2) Defense-related proteins: Number 2 is a luminal binding protein, which assembles multi-subunit protein complexes in the endoplasmic reticulum. Numbers 3 to 5 are all HSP70s, the most widely distributed and abundant protein in living cells. HSP70 is primarily engaged in de novo protein synthesis and transportation, as well as protein folding and degradation to maintain protein stability, improve cell tolerance to stimuli, strengthen the anti-oxidization effect, and sustain the basic function of living cells [24] . Number 6 is a PR10, which defends against external environmental stress. Park [25] believed that the high expression of PR10 in pepper root is most likely due to the induction of a partial constitutive defense mechanism in response to external environmental stress. After salt stress, Numbers 2 to 6 were all upregulated. This finding demonstrates that, at the initial stage of salt stress, Zhong s9612 could tolerate salt stress by the elevation of the auto-regulation ability to stress resistance.

3) Amino acid biosynthesis-related proteins: Number 9 is an S-adenosylmethioninesynthetase that catalyzes methionine to form S-adenosylmethionine. S-adenosylmethionine participates in phytohormone biosynthesis, such as polyamines and ethylene. The gene has been cloned in cotton, and its expression pattern in the roots Zhong s9612 has been analyzed. After 24 h of salt treatment, S-adenosylmethioninesynthetase was significantly downregulated. This result indicates that, at the early stage of salt stress, relevant metabolisms were slightly attenuated in Zhong s9612, implying reduced salt tolerance ability.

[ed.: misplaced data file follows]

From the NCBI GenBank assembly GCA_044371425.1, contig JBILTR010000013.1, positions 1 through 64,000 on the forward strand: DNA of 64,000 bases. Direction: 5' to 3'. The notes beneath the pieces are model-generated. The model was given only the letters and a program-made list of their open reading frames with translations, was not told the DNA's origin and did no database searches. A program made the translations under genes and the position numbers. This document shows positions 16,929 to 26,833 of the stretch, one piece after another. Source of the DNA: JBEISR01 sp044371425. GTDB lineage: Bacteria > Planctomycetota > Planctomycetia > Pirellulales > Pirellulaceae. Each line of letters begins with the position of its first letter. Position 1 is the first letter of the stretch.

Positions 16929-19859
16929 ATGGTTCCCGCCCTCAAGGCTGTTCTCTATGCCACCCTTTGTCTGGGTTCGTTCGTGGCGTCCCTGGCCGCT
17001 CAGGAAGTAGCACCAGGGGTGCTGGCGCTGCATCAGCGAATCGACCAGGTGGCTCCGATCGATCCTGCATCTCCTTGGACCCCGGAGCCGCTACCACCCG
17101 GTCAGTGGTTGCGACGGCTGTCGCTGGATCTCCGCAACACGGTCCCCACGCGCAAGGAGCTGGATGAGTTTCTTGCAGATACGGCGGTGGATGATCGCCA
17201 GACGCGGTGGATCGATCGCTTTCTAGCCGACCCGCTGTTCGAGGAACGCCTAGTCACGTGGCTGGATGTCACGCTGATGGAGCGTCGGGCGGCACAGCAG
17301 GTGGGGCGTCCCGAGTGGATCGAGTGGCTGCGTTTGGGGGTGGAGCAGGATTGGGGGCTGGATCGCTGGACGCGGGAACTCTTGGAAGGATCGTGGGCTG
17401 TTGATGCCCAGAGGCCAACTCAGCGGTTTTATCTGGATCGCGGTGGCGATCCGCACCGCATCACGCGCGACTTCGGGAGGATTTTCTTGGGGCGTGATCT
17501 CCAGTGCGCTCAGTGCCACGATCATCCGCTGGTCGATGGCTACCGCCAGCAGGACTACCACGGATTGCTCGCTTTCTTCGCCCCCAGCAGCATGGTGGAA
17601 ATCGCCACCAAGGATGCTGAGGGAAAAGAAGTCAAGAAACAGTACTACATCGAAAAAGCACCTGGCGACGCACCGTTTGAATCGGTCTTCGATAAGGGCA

According to the comparative proteomic study of salt-stressed cotton leaves, salt stress can affect the leaf proteome of cottons with different salt tolerance abilities to various degrees. In this study we identified some salt-induced proteins, which had a big significance for the identification of salt tolerance of cotton varieties. From the results we discovered the expression of some proteins had changed a lot before and after the treatment, such as the RuBisco large subunit binding proteins α and β subunits, OEE2 protein, HSP70, and S-adenosyl- methioninesynthetase, so we infer that these proteins could be used as protein markers of salt tolerance identification in cotton.


The work was funded through the National High-Tech R&D Program of China (2013AA102601). Yupeng Cui, Xuke Lu and Wuwei Ye participated in the design of the study, and performed major experiments, the data interpretation and drafted the manuscript. Weili Fan, Delong Wang and Junjuan Wang participated in part of the experiments. Shuai Wang and Zujun Yin performed part of proteomics analysis.


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*These authors contributed equally to this work.

#Corresponding author.